Rocket Juice & The Moon – Rocket Juice & The Moon

Rocket Juice & The Moon – Rocket Juice & The Moon

3.5/5

2012  

If James Brown hadn’t gotten to it first, Damon Albarn would have certainly scooped up the nickname “The Hardest Working Man In Show Business” by this point. For yet another new musical outlet for the prolific musician, Albarn teamed up with Red Hot Chili Peppers bassist Flea and Fela Kuti drummer Tony Allen (whom he worked with previously on The Good, The Bad & The Queen) to form the curiously named Rocket Juice & The Moon. Given Albarn’s well-known fascinations with rap and African music, it comes as no surprise that he utilizes the gifted rhythm team of Flea and Allen for a groove-oriented record, which Rocket Juice & The Moon assuredly is. Though Flea and Allen’s presence suggests a more danceable, funky album, this record is more up Albarn’s alley, incorporating elements of dub, Afro-beat and funk, while settling into cooler, tighter grooves. Not quite subdued but not quite “party music” either. Yet, for a supergroup, this album charts a rather low-key personality; the three stars are often content to slip into the background while others take the spotlight. Most of the time, this works to their advantage. Erykah Badu drops by for the silky-smooth “Hey, Shooter;” rapper M.anifest shines on a few tracks but none more affecting than when he trades off lines with M3nsa on the sunny “Chop Up;” meanwhile Fatoumata Diawara and the Hypnotic Brass Ensemble steal the show on “Lolo.” The one time when Damon takes center stage, though, he scores a winner with the lovelorn ballad “Poison.”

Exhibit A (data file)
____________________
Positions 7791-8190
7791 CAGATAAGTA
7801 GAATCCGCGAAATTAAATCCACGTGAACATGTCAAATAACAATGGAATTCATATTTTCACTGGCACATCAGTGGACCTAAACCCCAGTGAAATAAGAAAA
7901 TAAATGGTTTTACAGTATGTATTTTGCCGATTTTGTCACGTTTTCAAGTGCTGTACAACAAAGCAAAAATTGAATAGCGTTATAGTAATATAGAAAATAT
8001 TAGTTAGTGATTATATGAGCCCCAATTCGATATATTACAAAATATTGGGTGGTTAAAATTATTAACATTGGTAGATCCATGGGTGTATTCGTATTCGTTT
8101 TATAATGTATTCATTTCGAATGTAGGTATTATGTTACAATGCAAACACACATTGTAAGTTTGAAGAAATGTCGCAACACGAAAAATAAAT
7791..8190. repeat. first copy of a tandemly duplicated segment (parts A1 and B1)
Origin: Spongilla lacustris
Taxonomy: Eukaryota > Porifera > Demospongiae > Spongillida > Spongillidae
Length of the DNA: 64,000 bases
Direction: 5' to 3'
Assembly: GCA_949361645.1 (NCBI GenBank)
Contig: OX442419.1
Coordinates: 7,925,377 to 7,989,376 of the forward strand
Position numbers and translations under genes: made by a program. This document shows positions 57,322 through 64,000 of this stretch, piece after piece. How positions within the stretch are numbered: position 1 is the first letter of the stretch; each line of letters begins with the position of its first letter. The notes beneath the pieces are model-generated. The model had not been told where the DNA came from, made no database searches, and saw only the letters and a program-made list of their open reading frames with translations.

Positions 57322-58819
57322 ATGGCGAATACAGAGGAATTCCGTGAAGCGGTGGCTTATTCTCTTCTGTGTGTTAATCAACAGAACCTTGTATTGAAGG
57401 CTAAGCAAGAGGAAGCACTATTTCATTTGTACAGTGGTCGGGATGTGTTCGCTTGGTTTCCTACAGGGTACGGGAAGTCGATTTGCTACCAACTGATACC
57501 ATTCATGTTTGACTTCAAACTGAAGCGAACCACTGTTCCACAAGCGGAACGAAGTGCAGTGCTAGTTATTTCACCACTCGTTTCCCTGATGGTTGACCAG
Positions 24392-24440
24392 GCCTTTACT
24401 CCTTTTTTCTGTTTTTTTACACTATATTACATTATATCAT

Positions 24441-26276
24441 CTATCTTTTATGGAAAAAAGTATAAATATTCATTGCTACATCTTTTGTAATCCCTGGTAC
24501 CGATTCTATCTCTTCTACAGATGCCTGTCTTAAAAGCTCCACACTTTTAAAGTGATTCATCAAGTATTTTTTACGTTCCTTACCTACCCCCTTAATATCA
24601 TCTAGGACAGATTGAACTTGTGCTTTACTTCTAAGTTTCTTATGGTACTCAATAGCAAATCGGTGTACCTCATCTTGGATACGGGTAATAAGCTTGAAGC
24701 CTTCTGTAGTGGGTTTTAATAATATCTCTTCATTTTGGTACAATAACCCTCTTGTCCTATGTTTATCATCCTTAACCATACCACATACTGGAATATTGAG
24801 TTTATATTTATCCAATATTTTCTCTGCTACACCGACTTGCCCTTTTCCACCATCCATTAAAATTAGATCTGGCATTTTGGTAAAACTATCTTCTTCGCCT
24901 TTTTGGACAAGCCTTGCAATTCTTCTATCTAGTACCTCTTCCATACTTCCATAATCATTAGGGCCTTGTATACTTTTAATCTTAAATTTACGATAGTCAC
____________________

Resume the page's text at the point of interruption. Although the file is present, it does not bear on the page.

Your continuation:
Yet, it’s this same modesty that ends up dragging the album down in places. It’s true that Albarn, Allen and Flea are all extremely skilled musicians, but for a record largely composed of deliberately-paced instrumentals, very few of these—namely “There,” “1-2-3-4-5-6,” and “Leave-Taking”—leave an impact. Most of these sorts of numbers barely scrape by the two minute-mark, and while this helps reign in indulgent jamming, grooves as subtle as these need time to build up and ingratiate themselves. Because of this, at 18 tracks, there are points where the album begins to meander and slide too far out of consciousness. Still, even if the merit of this group makes you wish this was a tad less slight, there’s not a moment here that’s unlistenable. Rocket Juice & The Moon is simply a quaint, summery gem.

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Posted on April 4, 2012, in Rocket Juice & The Moon. Bookmark the permalink. 3 Comments.

  1. That’s funny – I was claiming the (one of the) hardest working musician title for Jack White in my last post 🙂

    That aside, you’re killing me here. At a time when I’m trying to keep a check on the number of CDs that I have to get (I have a pile that I’ve not even had the time to take off the wrapping), you throw another one in. Too much work, I say. But seriously, seems like another good one here based on the samples I heard after reading your post.

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